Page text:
Australia’s Oil Vulnerability – The Key Trends
As the world enters the Peak Oil era, it’s important to identify some of the trends which contribute to Australia’s oil vulnerability. Significant risks to Australia’s liquid fuel security currently exist and it is possible to identify future trends which will see this fuel security decline even further.
Let’s take a look at what some of the current oil vulnerabilities are for Australia and then examine what this could mean in the future, when oil depletion begins in earnest.
1. Australia’s Declining Oil Self Sufficiency
In absolute terms, Australia is largely self‑sufficient in the coal and gas needed to provide energy to its economy and society. However, the same cannot be said for oil and petroleum products which account for 34 per cent of total energy consumed in Australia and 97 per cent of the vital transportation sector.
Australia’s oil production peaked in the year 2000 and has declined overall since then (figure 1). Liquid fuels production will continue to decline because production from new domestic projects has not been able to offset declines from currently producing fields.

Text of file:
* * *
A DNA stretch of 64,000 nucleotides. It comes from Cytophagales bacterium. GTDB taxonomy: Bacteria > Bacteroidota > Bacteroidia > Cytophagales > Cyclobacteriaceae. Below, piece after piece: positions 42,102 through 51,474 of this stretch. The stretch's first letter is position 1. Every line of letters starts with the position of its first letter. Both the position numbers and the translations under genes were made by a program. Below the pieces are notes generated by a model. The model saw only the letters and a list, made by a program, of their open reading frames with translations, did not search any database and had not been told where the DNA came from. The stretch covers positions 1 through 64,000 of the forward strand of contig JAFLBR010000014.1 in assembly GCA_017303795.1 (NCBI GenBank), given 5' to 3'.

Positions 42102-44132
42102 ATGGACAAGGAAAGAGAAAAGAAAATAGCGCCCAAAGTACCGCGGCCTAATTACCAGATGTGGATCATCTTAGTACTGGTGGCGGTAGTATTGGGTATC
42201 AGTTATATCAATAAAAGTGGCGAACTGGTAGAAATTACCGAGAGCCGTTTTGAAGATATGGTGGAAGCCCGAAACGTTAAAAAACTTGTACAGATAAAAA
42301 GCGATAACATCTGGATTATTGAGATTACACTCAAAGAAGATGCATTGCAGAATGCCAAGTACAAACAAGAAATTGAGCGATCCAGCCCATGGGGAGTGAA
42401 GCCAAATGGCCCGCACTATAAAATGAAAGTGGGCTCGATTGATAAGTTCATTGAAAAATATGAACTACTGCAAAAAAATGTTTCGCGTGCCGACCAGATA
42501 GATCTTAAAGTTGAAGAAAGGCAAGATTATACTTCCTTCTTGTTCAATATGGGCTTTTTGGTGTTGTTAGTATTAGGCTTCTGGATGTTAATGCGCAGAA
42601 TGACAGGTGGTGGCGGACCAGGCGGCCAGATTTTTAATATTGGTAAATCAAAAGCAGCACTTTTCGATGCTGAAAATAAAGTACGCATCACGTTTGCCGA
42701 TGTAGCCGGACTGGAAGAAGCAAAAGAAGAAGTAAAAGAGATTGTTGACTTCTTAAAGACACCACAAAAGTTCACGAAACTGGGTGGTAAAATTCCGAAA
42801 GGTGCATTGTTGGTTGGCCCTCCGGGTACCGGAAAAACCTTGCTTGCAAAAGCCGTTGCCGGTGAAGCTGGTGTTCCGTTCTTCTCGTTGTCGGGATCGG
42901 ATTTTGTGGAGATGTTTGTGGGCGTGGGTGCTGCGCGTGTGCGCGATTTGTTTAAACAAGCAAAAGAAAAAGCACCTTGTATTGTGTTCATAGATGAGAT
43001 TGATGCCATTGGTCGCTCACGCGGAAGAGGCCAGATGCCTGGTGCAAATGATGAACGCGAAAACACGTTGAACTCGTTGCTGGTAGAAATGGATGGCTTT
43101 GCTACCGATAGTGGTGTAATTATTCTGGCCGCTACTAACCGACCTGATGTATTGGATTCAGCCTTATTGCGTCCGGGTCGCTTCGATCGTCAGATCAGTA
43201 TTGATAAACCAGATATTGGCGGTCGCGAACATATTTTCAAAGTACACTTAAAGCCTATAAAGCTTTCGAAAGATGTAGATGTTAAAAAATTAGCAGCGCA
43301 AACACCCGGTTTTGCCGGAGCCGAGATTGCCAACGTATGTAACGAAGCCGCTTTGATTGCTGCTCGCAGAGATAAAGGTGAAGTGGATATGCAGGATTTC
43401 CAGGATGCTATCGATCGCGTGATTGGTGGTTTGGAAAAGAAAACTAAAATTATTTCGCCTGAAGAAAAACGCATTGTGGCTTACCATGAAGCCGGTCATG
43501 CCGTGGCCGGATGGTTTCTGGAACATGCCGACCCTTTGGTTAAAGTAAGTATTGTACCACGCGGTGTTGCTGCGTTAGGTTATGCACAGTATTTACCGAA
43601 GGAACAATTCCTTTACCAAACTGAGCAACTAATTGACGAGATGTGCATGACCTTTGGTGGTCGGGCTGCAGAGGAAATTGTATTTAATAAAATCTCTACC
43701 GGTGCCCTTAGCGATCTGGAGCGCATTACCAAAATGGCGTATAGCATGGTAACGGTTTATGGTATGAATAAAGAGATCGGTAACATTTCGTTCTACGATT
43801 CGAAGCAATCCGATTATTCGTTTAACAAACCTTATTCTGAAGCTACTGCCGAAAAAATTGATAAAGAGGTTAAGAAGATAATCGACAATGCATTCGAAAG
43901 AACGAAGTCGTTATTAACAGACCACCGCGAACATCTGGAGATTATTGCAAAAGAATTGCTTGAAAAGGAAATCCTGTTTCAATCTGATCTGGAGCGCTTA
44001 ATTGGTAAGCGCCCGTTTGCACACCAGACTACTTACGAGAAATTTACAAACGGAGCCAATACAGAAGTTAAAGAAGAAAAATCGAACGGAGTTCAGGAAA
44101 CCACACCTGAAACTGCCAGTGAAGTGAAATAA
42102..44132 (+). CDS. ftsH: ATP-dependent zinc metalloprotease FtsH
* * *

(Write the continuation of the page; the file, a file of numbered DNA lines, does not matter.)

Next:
Figure 1: Actual (blue) and predicted (red) Australian crude oil production
While Australia’s oil production is already in decline, national consumption has risen steadily by around 20 per cent over the past decade. Australia is a net importer of both crude oil and petroleum products (Figure 2) and the trend towards increasing net imports is set to continue in the coming decades.
Figure 2: Australia’s total oil production and consumption (1992-2014)
Net imports currently account for about 60 per cent of Australia’s consumption, however Australia’s oil self-sufficiency is actually far less than the remaining 40 per cent would suggest. The Carnarvon Basin off Northwest Australia accounts for 72 per cent of total Australian liquids production. Most of this bounty is exported due to the lack of regional refining capacity, the proximity to Asian markets and the ability to demand premium prices for the light, sweet grade of oil produced in the region. Subsequently, the country’s North and Northwest regions completely rely on imports of refined liquid fuel products.
Presently, only 17 per cent of the feedstock used in domestic refineries comes from domestic crude oil, down from 37 per cent a decade ago. Figure 3 illustrates just how little of Australia’s indigenous crude oil is refined into products that meet the end needs of Australia’s citizens and industries.
Figure 3: Australian liquid fuels supply and usage.
The Australia Senate noted in 2007 that:
‘Australia’s self-sufficiency in oil is expected to decline into the long term as reserves are depleted and because of rising demand.’